He could be sharp in his criticism of missionaries. He was frank in his understanding of Jesus Christ. To quote him: ?I do not regard everything said in the Bible as the final word of God or exhaustive or even acceptable from the moral standpoint. I regard Jesus Christ as one of the greatest teachers of mankind, but I do not consider him to be the ?only Son of God?. Many passages in the Bible are mystical. For me, ?the letter killeth, the spirit giveth life?.?
And what does he have to say about Islam? Not many detailed comments of Gandhiji on the subject are available but three passages are meaningful enough. In 1927 he wrote: ?I do regard Islam to be a religion of peace in the same sense as Christianity, Buddhism and Hinduism are. I know the passages that can be quoted from the Koran to the contrary. But so is it possible to quote passages from the Vedas to the contrary… Let not the pot call the kettle black. I have given my opinion that the followers of Islam are too free with the sword. But that is not due to the teachings of the Koran…? In July 1940 he wrote: ?I read as many Muslim papers as I can… and I find them so full of poison and conscious or unconscious untruths…I certainly regard Islam as one of the inspired religions…and Muhammad as one of the prophets.? According to Gandhiji the ?master-key? to discover the underlying unity among all religions is ?truth and non-violence?. As he put it: ?When you look at these religions as so many leaves of a tree, they seem so different, but at the trunk they are one. Unless and until we realise this fundamental unity, wars in the name of religion will not cease.?
There is about the Mahatma'swritings something so endearing and refreshing that it is impossible to put his book down. One does not know whether the VHP or the Hindutvawadis have read Gandhiji. In 1927 he wrote: ?Hinduism has saved us from bhaya, i.e. peril. If Hinduism had not come to my rescue, the only course for me would have been suicide. I remain a Hindu because Hinduism is a heaven which makes the world worth living in… What we see today is not pure Hinduism, but often a parody of it… Just as in the West they have made wonderful discoveries in things material, similarly Hinduism has made still more marvellous discoveries in things of religion, of the spirit, of the soul. But we have no eye for these great and fine discoveries. We are dazzled by the material progress that Western science has made.?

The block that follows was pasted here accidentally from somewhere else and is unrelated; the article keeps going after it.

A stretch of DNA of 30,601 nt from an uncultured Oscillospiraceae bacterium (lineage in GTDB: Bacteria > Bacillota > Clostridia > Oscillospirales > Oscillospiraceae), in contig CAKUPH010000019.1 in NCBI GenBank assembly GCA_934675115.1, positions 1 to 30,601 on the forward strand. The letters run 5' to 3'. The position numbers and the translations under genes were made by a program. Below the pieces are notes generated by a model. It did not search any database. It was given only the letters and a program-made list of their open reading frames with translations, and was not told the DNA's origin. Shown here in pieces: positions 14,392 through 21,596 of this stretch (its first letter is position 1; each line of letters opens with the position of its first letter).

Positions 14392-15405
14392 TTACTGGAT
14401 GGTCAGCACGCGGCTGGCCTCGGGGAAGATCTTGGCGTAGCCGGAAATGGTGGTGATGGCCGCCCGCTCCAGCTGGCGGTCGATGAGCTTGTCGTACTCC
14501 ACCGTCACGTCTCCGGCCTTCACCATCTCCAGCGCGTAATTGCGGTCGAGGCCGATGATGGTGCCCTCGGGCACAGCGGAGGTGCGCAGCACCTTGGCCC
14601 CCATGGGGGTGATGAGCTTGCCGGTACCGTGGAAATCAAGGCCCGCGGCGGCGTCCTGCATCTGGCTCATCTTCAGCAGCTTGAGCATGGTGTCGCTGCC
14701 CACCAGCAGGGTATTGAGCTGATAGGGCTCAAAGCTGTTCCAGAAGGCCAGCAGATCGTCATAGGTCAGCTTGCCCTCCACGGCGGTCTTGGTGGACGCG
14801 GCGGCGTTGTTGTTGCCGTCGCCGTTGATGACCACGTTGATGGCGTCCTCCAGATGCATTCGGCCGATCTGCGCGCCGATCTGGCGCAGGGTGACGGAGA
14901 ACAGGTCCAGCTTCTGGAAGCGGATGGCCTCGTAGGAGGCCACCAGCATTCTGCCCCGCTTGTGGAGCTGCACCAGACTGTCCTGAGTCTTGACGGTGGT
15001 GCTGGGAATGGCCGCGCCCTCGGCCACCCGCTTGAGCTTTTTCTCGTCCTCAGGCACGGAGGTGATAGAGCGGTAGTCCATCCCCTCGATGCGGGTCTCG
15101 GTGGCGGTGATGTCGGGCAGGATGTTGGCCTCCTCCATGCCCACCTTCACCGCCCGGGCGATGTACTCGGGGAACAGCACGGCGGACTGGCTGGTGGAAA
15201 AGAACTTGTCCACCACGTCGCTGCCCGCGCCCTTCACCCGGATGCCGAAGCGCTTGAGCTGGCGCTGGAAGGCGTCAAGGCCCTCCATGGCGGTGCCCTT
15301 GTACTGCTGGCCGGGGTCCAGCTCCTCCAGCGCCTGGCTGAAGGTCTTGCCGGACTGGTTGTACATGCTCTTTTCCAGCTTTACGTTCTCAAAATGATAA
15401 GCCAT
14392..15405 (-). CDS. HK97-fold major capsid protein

If Dr Murli Manohar Joshi had made this statement, our present-day secularists would have called him a Hindu fundamentalist, a saffronist and worse still, a fascist. How many of our secularists would dare call the Mahatma a fascist or a Hindu fundamentalist? It is time then that today'sgeneration of intellectuals take time off to read the Mahatma.
The selection of subjects in these three volumes is eclectic and immensely relevant. Gandhiji comes through as a man, as the true searcher of the Supreme or Truth, as the Mahatma himself would have called it. At one place Gandhiji speaks about Ruskin'sbook Unto This Last as ?impossible to lay aside, once I had begun it?. The same can be said of these three volumes which bring out the essence of the Mahatma'sthinking. Everyone?Hindus, Muslims, Christians, Secularists?would greatly benefit from a study of Gandhiji'sthoughts frankly expressed, fearlessly formulated and powerfully delivered as only he could. What Gandhiji wrote in the twenties, thirties and early forties have a special relevance in this day and age when violence in the name of religion seems to be the order of the day. Gandhiji shows a way out. And Navjivan Publishing House deserves special thanks for bringing the Mahatma back to us?alive in words that cheer the heart and educate the mind.
(Jitendra T. Desai, Navajivan Publishing House, Ahmedabad-380 014.)